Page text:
FAIL is over. Fail is dead. Because it marks a lack of human empathy, and signifies an absence of intellectual curiosity, it is an unacceptable response to creative efforts in our culture. “Fail!” is the cry of someone who doesn’t create, doesn’t ship, doesn’t launch, who doesn’t make things. And because these people don’t make things, they don’t understand the context of those who do. They can’t understand that nobody is more self-critical or more aware of the shortcomings of a creation than the person or people who made it.
When someone says “FAIL”, what they’re really saying is, “I’m failing to understand a creative person’s constraints.”
Of course, I’m not the first to point out that “Fail” sucks. Andy Baio articulated the case quite well, and I even touched on it in my Battledecks presentation a few years ago. Here’s the relevant segment:
Once a web community has decided to dislike a person, topic, or idea, the conversation will shift from criticizing the idea to become a competition about who can be most scathing in their condemnation.
It is in this way that the obnoxious jerks who offer an unthinking, uncritical belch in response to others’ efforts kick off an even worse mob-minded pile on. And what I want to make clear is those who begin these conversations are, it must be said, the true failures. They choose a reflexive shorthand instead of a reasoned critique, and they bring out the worst in a community. I care deeply about people being creative on the web, and I care almost as much about people having thoughtful and productive conversations on the web.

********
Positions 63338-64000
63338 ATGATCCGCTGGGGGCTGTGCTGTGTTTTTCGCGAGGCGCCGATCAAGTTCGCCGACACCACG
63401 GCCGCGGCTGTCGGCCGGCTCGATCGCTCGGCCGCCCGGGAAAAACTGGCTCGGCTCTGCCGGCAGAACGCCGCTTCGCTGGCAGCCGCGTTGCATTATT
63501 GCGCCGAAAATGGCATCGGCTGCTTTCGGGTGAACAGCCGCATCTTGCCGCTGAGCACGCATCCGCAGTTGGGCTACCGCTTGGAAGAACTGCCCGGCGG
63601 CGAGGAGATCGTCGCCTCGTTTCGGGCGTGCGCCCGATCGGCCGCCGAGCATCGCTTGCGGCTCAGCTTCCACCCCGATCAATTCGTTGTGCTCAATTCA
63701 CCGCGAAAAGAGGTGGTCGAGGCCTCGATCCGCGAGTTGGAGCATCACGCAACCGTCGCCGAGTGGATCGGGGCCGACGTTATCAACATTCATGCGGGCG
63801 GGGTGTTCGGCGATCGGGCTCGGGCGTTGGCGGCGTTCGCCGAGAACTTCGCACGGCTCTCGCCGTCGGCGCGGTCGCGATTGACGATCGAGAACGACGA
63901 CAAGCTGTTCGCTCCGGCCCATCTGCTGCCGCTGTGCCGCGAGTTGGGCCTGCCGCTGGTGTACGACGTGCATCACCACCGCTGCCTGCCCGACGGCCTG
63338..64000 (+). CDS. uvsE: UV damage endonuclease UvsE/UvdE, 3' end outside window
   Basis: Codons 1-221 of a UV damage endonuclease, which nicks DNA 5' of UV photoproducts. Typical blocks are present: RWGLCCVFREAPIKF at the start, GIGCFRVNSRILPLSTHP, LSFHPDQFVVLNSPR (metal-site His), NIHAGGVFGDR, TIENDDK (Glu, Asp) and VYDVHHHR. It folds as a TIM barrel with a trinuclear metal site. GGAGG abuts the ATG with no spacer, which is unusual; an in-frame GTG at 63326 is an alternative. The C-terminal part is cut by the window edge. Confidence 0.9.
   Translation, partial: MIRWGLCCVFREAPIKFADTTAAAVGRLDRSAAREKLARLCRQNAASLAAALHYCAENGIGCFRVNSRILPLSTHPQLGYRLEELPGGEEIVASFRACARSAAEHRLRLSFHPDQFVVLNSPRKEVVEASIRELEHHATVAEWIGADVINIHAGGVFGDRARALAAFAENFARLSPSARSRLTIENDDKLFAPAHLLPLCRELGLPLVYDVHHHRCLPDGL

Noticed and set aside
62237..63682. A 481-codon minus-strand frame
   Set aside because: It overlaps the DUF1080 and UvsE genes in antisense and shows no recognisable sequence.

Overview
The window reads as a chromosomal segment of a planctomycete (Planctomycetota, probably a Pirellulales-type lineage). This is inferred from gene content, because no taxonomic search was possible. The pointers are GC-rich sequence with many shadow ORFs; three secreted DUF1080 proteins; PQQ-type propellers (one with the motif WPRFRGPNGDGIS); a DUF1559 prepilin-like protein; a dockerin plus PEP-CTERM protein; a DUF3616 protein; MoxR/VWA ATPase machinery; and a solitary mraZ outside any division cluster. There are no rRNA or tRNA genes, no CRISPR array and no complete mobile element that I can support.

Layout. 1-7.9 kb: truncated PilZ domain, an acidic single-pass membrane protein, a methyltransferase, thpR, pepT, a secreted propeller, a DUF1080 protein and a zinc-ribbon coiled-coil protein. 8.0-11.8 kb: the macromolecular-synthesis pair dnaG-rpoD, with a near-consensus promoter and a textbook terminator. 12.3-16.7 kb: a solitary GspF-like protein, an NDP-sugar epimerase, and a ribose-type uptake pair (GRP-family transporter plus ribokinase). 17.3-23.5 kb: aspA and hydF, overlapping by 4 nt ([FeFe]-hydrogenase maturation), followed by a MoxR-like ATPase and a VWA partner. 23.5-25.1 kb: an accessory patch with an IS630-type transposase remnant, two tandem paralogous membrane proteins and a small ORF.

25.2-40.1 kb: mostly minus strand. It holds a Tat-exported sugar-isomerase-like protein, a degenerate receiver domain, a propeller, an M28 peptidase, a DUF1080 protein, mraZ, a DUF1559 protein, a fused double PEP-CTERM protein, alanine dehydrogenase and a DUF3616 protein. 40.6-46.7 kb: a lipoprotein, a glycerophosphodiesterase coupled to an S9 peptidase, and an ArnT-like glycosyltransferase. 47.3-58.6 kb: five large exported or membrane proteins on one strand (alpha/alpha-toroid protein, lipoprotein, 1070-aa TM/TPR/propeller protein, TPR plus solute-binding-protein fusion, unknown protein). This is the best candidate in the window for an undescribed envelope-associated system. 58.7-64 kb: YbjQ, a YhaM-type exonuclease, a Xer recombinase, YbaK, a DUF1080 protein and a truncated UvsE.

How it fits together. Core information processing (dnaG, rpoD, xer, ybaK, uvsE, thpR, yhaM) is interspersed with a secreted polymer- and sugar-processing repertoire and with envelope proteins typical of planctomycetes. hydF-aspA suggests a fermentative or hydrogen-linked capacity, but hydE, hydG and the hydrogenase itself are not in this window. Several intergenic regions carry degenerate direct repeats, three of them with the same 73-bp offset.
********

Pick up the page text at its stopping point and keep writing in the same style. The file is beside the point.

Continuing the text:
So, fail is dead. I won’t accept it in dialogue from those I communicate with, I won’t permit those I’m connected to on social networks to use it around me, and no, you’re not the first to think you’re clever enough to use it as a comment here. If you have the urge to say it and you’re a good person, then go do something creative instead. If you have the urge to say “Fail” and you haven’t done anything? Well, then your statement speaks for itself.